Athanasios Papandropoulos

The freedom of the press and the Athens Review of Books case

Flickr/Papamichalopoulos Konstantinos/CC BY-NC 2.0
An issue of the Athens Review of Books dedicated to Kazuo Ishiguro.

As columnist, I represent the Athens Review of Books, a journal of literary, cultural and historical content published monthly in Greek language, by Maria and Manolis Vasilakis.

The Athens Review of Books is at risk of closing down in an unlawful manner that Viktor Orban and Donald Trump would envy. Since July 2017, at the request of the former Greek Foreign Minister the bank accounts of the publisher and of the chief editor of the Athens Review as well as the journal’s revenues from the press distribution agency have been frozen – outrageous as it may sound it is happening now in Europe.

The campaign waged against the Athens Review in collaboration with accomplices from the judiciary at the highest level has no parallel in paranoia and duration in recent years.

Recently, Maria Vasilakis, sent a letter to the Presidents of the European Council Donald Tusk and of the European Commission Jean-Claude Juncker that describes the case in full. The letter is signed by several eminent academics and writers such as, among others, Anthony Kwame Appiah, Simon Blackburn, Harold Bloom, J.M. Coetzee, Daniel Dennett, Freeman Dyson, Jochen Frowein, Brian Leiter, Mark Lilla, Mario Vargas Llosa, Mark Mazower, Daniel Mendelsohn, Ian McEwan, Philip Pettit, Steven Pinker, Dani Rodrik, Keith Thomas, Michael Walzer etc. The ARB case, is supported by the American Political Science Association as well.

The handling of our case has been sharply criticised by renowned professors and distinguished legal scholars. It is referenced in the Reporters without Borders’ 2017 annual report for Greece as well as in statements by the Association of European Journalists.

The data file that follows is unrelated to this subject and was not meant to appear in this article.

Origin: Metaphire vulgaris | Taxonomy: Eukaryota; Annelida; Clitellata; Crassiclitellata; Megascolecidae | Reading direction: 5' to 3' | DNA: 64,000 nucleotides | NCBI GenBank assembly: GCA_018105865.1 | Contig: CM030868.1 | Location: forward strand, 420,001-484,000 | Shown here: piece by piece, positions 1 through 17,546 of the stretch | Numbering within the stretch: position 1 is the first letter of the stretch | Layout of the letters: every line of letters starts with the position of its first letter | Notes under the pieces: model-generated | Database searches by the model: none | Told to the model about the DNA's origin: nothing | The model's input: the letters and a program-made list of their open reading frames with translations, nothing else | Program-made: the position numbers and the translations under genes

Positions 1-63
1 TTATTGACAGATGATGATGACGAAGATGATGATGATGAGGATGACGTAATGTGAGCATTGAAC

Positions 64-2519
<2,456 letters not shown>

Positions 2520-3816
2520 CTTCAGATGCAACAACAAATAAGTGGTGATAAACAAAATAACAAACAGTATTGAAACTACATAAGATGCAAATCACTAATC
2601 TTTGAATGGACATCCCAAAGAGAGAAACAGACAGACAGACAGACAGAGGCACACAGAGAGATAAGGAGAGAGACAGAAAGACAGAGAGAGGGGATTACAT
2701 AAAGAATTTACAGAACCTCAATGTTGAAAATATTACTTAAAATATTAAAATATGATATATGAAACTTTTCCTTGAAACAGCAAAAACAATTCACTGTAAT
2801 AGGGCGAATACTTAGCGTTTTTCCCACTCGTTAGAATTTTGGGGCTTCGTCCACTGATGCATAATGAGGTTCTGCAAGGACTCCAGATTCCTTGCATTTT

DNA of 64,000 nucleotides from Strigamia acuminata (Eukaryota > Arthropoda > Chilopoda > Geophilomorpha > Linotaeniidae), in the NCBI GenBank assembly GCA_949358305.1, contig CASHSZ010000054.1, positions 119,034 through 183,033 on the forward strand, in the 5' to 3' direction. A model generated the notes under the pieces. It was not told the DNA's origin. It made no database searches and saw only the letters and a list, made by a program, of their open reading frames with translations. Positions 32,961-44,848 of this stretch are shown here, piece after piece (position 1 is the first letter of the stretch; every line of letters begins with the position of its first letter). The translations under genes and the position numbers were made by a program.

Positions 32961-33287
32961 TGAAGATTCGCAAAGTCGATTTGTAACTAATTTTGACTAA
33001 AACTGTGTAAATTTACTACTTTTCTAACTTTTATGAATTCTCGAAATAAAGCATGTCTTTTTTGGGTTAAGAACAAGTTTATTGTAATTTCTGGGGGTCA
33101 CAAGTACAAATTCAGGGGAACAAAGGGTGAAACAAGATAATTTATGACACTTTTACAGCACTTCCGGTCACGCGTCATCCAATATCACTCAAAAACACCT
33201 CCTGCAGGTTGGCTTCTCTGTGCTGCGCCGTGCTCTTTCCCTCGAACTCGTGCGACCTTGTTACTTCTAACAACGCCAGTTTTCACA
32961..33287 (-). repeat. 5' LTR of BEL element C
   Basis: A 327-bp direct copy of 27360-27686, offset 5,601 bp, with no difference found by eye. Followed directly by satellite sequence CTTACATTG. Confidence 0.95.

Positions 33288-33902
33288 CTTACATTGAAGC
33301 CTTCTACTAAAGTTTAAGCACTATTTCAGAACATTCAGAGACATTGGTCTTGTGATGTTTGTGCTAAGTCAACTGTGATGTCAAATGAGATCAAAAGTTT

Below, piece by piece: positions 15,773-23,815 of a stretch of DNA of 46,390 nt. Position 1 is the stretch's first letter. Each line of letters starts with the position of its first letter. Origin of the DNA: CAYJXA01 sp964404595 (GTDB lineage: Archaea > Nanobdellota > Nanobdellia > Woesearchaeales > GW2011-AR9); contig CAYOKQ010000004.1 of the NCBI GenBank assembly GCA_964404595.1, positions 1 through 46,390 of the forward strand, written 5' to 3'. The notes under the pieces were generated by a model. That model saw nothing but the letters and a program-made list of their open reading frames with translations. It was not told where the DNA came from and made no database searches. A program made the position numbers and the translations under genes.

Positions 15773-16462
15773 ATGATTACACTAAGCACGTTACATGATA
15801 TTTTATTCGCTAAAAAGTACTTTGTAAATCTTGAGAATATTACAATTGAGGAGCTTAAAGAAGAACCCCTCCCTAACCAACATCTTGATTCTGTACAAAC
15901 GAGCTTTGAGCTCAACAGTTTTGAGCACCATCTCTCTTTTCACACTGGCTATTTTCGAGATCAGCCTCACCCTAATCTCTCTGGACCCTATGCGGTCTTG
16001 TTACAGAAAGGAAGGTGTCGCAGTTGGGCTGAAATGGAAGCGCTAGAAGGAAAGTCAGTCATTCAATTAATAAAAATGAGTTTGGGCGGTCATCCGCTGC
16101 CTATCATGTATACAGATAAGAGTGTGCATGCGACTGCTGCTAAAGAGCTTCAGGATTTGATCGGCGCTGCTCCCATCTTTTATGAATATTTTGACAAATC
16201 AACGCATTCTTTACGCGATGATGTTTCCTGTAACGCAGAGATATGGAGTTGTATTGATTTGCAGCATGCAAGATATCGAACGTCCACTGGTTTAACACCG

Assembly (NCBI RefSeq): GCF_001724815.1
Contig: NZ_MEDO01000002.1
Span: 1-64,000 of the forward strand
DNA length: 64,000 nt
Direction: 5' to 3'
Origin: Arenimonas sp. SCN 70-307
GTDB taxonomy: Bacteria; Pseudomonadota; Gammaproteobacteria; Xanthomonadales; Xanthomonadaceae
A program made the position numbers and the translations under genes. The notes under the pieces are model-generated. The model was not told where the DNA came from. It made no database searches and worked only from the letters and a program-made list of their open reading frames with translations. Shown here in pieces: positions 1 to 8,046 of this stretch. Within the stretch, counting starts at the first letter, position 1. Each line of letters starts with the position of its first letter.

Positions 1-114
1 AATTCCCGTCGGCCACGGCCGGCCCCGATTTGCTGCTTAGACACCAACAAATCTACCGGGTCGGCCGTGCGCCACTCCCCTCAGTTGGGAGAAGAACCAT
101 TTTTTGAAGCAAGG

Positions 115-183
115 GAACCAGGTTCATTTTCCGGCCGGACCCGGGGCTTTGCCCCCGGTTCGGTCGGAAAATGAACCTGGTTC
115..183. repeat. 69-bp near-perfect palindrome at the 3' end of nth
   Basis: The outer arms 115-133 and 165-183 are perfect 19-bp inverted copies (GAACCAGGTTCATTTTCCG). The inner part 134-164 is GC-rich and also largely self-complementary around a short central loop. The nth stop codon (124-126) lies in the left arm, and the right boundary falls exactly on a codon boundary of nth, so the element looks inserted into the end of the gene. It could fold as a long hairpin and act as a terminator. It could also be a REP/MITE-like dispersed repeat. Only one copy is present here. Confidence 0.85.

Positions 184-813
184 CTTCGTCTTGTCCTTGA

The Athens Review of Books is at risk of closing down in an unlawful manner that Viktor Orban and Donald Trump would envy

In addition, four different MEPs from different political parties have submitted questions to the European Parliament.

We also lodged an appeal to the European Court of Human Rights (which incidentally has on two prior occasions condemned Greece in similar cases involving violation of freedom of speech following appeals by its editor-in-chief). However, the case will be heard in 2020 and so the journal will be shut down before the hearing and that is why we are trying to make our case known and bring it before the European Parliament for discussion.

Freedom of the press and democracy in Greece are in jeopardy, in fact, Greece tops the list of European countries found guilty by the ECHR in cases concerning freedom of speech and violation of Article 10 of the Treaty of Rome.

We don’t just want to save our journal, we want Greece to finally respect the rule of law and EU Human Rights law. So, in effect this is not a struggle to merely defend ourselves; it is about defending principles and freedoms which we strongly believe are precious to all.

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